• Paul is based in Atlanta, but has become a Miami regular.
    • Atlanta’s startup scene is heating up:
      • Airbnb just located it’s East Coast engineering team there
      • Local Unicorns: Calendly ($3B), Greenlight ($1.2B, consumer fintech), Rubicon ($1B, recycling technology), SalesLoft ($1B, sales software)
      • Strong talent pipeline from Georgia Tech

    The virtual-first investing paradigm shift


    “I see more companies than I would have seen otherwise, the top of funnel is wider. From the entrepreneur’s standpoint, it’s easier to get a meeting with an investor than it was traditionally. That means a whole new generation of entrepreneurs that wouldn’t have had access, now have more access to venture capital funds & angel investors.”

    Paul Judge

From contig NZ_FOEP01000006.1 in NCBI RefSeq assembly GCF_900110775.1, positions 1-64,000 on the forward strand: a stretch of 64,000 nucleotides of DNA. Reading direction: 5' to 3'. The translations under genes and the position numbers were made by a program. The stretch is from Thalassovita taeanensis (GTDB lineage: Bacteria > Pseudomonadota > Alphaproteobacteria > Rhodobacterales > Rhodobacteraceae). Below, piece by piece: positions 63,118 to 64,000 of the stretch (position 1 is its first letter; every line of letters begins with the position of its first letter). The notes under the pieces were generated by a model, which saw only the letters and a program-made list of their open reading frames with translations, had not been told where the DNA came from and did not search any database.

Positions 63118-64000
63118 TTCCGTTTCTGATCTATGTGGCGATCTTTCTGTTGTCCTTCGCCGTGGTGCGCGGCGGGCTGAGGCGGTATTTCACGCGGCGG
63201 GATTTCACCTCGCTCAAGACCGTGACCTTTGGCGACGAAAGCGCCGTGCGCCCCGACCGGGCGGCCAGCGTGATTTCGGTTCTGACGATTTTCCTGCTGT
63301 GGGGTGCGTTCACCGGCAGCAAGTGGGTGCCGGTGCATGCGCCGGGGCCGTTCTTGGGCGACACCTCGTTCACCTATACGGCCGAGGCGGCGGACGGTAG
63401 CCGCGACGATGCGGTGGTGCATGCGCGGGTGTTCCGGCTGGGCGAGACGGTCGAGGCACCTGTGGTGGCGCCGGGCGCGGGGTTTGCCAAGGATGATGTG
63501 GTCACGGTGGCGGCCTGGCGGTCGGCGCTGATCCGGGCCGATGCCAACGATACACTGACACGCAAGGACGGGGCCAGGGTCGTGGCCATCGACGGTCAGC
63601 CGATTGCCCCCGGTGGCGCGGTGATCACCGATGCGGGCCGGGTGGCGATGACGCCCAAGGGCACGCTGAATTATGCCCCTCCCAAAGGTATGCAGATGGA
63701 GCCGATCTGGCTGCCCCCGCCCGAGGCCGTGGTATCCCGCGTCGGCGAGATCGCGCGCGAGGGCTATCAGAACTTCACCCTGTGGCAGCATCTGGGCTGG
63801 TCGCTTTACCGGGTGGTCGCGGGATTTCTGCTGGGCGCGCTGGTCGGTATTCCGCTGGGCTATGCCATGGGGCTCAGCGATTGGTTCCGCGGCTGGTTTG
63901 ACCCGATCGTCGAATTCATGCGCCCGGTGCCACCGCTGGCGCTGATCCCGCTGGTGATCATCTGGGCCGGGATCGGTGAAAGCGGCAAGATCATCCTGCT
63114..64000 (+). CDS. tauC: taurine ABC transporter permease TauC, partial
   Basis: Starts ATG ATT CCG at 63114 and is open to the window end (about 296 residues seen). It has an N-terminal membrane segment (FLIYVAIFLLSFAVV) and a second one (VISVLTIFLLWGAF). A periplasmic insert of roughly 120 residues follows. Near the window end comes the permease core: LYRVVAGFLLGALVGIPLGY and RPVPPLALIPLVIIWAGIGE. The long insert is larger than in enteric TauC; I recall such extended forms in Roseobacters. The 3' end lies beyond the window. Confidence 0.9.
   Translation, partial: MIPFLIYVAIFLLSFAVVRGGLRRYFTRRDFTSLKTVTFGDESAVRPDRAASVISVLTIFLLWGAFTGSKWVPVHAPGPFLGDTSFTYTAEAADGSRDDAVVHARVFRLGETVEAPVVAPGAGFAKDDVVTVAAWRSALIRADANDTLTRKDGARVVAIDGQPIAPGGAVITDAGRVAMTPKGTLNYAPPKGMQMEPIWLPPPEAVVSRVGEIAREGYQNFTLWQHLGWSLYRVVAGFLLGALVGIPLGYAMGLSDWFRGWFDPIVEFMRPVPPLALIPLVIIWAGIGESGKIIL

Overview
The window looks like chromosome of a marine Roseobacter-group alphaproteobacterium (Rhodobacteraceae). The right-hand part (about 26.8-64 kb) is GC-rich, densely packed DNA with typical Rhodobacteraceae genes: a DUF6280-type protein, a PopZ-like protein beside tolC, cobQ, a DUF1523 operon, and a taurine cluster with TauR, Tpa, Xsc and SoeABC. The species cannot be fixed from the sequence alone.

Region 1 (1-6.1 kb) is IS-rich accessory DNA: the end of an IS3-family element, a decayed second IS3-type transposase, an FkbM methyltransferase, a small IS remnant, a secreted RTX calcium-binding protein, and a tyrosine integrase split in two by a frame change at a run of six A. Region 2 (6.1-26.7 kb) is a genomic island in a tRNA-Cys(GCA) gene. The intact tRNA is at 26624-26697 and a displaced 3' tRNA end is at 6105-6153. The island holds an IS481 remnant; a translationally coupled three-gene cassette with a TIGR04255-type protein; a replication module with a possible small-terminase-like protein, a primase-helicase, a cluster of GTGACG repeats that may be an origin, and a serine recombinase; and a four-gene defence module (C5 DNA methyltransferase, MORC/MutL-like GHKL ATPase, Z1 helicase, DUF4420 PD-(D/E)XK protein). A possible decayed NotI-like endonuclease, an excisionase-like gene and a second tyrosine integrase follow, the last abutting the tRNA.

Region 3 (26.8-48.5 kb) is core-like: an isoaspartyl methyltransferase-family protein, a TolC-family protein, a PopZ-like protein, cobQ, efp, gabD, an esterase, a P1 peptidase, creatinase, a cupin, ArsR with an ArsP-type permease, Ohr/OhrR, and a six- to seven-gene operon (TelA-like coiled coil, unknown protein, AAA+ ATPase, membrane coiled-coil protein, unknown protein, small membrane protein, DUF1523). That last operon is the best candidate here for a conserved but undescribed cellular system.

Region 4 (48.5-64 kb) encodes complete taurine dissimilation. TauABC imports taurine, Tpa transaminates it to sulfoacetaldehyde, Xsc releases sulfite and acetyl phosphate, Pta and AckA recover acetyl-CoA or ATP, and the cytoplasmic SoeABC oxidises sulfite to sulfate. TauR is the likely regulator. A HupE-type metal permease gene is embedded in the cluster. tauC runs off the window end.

• Paul has made 25 investments in 2020, all over Zoom. He has met 2 founders in person, but only after investing.
    • Being an active investor in 2020 required going virtual. Most investors never considered this a viable method prior to the pandemic. Both Paul & Jason discovered that virtual investing offered a new set of benefits:
      1. Investors can take 2-5x more meetings because intro meeting times went from 2-3 hours to 20-30 minutes. How?
        • Commutes and pleasantries are eliminated, and everyone gets down to business ASAP.
        • Conversations now start with hard numbers. Entrepreneurs have become more direct in their approach, making the information needed to diligence an investment up-front in their first email.
      2. Investors now have much greater access to founders outside their city. Travel and cost of living in the Bay Area are high and are no longer an obstacle for founders.
        • By taking more meetings from broader geography, investors are able to reduce their bias.
        • With more meeting slots available, it’s easier to take a chance on a founder you wouldn’t have met with pre-COVID.